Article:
Wallace Stevens

Monday 4 August 2014

This week on the radio show I’ll be playing poetry written by Wallace Stevens. Stevens has been described as a modernist poet. Detractors have said his work can, at times, be unnecessarily complex and inaccessible. Others have described him as a master stylist and a philosopher of aesthetics.

Personally, I think Stevens has left a legacy that we’re going to continue enjoying.

Back in May I discussed W H Auden’s poem Death’s Echo which I compared to Herrick’s To the Virgins, To Make Much of Time. I could equally have mentioned The Emperor of Ice-Cream by Wallace Stevens as another work that advocates the carpe diem mindset. After all, do we care about any emperor other than the emperor of ice-cream?

The Emperor of Ice-Cream
Call the roller of big cigars,
The muscular one, and bid him whip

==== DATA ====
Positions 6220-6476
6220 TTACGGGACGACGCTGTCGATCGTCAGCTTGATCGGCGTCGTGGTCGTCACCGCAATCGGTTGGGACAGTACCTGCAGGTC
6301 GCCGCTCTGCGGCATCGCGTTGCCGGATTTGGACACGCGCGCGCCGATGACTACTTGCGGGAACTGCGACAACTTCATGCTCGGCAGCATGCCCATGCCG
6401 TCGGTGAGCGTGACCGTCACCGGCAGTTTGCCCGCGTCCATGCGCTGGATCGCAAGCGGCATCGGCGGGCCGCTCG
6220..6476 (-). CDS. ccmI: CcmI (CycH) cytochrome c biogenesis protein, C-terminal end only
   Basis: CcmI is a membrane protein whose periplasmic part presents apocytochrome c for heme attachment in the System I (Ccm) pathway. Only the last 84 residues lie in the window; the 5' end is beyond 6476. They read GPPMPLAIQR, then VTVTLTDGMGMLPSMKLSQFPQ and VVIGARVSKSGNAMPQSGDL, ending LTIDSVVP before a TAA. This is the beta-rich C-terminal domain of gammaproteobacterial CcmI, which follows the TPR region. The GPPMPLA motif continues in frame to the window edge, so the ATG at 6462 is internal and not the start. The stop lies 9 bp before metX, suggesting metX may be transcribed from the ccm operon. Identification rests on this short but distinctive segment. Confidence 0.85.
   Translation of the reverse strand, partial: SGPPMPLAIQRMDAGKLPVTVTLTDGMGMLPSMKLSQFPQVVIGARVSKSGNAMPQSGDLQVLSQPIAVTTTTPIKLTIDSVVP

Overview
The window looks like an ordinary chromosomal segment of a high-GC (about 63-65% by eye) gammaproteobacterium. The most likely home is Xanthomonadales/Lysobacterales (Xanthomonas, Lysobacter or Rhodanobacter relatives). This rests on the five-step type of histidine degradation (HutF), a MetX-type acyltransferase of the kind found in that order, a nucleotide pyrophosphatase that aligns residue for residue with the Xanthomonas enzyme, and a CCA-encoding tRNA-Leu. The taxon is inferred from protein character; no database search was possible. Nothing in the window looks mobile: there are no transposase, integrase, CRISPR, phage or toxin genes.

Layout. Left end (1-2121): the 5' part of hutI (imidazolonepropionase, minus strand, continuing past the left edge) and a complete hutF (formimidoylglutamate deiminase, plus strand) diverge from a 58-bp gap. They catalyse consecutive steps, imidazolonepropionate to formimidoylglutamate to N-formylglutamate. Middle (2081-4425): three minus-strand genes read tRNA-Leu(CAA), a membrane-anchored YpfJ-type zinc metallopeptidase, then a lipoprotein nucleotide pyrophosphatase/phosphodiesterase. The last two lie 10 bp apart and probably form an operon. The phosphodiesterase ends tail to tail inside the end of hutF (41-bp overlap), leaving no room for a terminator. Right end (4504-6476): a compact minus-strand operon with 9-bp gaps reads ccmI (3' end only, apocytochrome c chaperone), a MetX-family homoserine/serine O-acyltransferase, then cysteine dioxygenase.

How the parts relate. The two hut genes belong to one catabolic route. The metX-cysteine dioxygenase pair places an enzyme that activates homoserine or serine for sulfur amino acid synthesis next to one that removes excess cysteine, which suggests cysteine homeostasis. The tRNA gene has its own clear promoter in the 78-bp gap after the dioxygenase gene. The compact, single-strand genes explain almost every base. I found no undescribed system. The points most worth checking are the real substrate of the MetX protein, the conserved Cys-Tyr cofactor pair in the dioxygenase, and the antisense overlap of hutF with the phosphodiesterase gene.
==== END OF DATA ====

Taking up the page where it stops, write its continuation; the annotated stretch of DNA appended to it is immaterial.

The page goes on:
In kitchen cups concupiscent curds.
Let the wenches dawdle in such dress
As they are used to wear, and let the boys
Bring flowers in last month's newspapers.
Let be be finale of seem.
The only emperor is the emperor of ice-cream.

Take from the dresser of deal.
Lacking the three glass knobs, that sheet
On which she embroidered fantails once
And spread it so as to cover her face.
If her horny feet protrude, they come
To show how cold she is, and dumb.
Let the lamp affix its beam.
The only emperor is the emperor of ice-cream. 

Wallace Stevens

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